The new Surface Duo 2 costs $ 1,499, and that’s probably OK



Microsoft introduced its successor to the Microsoft Duo today at its annual Surface event and had the absolute nerve to charge another $ 100 for its brand new non-a-phone, the Surface Duo 2. You will remember the year. last, when the original Duo hit shelves, it carried a price tag of $ 1,399. Since then, the price has fallen to fire selling levels, hovering around the much more acceptable $ 400. So when Microsoft introduced the Surface Duo 2 at a higher price point, it is bound to give you a break, and rightly so.

Last week I wrote my wishlist for what we needed to see in the Surface Duo 2. In short, I asked Microsoft to ditch the non-phone narrative, d ‘add flagship specs and, for Pete’s sake, patch the software. Today we found out that Microsoft had at least checked one of those boxes.

But none of that matters if the software isn’t ready.

The Surface Duo 2 comes with all the specs you’d expect to see in a 2021 flagship phone. You’ve got your Qualcomm Snapdragon 888 processor, 8GB of RAM, up to 512GB of storage, 5G, NFC, and a triple setup. camera, complete with a camera bump. I ask you, dear reader, what is a modern day flagship without a phone camera so monstrous that it needs its own bump? Microsoft also added an almost 25% larger battery.

More importantly, Microsoft has added three more cameras to the phone, in the traditional wide, ultra-wide, and telephoto setup. This marks a big improvement over its predecessor which relied on a single, mostly terrible camera to take all of its photos and videos. The new phone is also slightly larger, adding 0.2 inches on each side and just 0.7mm thick.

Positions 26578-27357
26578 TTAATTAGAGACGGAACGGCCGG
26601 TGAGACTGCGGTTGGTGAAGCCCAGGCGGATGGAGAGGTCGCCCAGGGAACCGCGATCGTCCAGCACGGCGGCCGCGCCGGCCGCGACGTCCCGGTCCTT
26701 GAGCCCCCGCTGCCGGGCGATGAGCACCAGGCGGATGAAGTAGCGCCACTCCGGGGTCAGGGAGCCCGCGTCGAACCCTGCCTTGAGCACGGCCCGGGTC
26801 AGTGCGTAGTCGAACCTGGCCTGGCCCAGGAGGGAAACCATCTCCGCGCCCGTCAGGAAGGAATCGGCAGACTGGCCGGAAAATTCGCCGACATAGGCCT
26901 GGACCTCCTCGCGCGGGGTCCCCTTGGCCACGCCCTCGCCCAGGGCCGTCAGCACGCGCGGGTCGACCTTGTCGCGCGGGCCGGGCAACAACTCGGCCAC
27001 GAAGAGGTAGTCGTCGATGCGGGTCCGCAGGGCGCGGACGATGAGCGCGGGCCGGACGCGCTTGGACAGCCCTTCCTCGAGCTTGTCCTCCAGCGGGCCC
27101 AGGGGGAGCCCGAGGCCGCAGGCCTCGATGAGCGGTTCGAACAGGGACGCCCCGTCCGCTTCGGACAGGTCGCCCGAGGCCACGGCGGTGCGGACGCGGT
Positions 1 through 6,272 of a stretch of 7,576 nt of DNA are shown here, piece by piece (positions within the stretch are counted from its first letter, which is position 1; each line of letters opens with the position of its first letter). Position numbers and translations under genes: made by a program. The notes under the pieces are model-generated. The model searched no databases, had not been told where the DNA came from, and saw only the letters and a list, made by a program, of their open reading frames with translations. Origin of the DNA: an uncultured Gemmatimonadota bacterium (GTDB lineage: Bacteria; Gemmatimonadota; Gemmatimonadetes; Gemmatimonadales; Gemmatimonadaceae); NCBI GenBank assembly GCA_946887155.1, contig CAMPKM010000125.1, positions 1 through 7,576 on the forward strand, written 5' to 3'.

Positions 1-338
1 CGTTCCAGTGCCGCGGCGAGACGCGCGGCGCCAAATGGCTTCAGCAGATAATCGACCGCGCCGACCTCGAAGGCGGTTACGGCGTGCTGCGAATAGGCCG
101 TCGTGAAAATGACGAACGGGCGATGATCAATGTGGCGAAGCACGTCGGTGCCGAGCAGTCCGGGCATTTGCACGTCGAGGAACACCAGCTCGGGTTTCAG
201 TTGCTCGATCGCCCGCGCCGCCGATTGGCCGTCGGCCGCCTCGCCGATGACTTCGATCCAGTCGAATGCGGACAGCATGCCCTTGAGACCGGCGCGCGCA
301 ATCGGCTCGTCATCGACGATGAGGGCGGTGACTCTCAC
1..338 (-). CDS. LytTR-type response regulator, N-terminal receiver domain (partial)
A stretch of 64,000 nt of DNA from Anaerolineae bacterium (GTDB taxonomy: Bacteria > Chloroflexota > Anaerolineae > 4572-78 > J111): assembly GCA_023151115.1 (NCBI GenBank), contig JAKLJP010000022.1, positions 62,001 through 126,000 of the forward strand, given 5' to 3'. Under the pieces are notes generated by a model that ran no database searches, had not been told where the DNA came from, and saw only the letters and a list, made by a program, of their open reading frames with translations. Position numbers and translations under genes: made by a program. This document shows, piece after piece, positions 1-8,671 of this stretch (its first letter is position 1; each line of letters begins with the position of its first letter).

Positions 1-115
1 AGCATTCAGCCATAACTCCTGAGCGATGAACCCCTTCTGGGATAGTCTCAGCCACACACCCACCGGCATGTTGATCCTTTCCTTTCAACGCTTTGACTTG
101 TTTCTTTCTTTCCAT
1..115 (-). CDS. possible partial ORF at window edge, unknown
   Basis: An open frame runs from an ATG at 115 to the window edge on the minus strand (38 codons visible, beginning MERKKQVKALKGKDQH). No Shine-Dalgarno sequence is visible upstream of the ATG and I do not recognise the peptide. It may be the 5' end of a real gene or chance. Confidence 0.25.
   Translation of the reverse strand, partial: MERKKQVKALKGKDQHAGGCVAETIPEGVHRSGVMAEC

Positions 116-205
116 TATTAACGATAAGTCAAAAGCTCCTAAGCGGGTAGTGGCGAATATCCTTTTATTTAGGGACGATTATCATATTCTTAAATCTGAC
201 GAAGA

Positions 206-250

Overall, without having done a full review yet, this phone looks more like a finished product. In retrospect, the original Surface Duo was more of a beta test than a finished product, and its sales (or lack thereof) and ultimate fire sale confirmed this. This material is much more in line with what you would expect from a flagship.

But now we come to that price, $ 1,499 is a good part of the change, just $ 200 from its closest realistic competitor, the Samsung Galaxy Z Fold 3. Although the comparison between the two isn’t exactly right. apples and oranges, a price difference of $ 200 between the two is really not enough to distinguish one from the other. If you’re willing to shell out over $ 1,499 for a Duo 2, you should also be prepared to offer an additional $ 200 to go with the Z Fold 3.

$ 1,499 is a good chunk of the change, just $ 200 from its closest realistic competitor, the Samsung Galaxy Z Fold 3.

It is then a question of priorities. If you want to multitask like a chef, go for the Duo 2; if you want to have a big screen for consumption, then the Z Fold 3 is your winner. The point is, these two devices should be just as good for what they’re designed to be and they both have the specs to back it up. That’s why the price of the Duo 2 makes a lot of sense.

Is Duo 2 ready for prime time?

Microsoft Duo 2 can accept Slim Pen input

But none of that matters if the software isn’t ready. The original Microsoft Duo software was terrible. But Microsoft had a year to fix the bugs. Better hardware will help, but a year of additional software optimizations and bug fixes should be even better. We have seen incremental improvements in the software over the year, but even with the latest software releases there has been less than optimal behavior.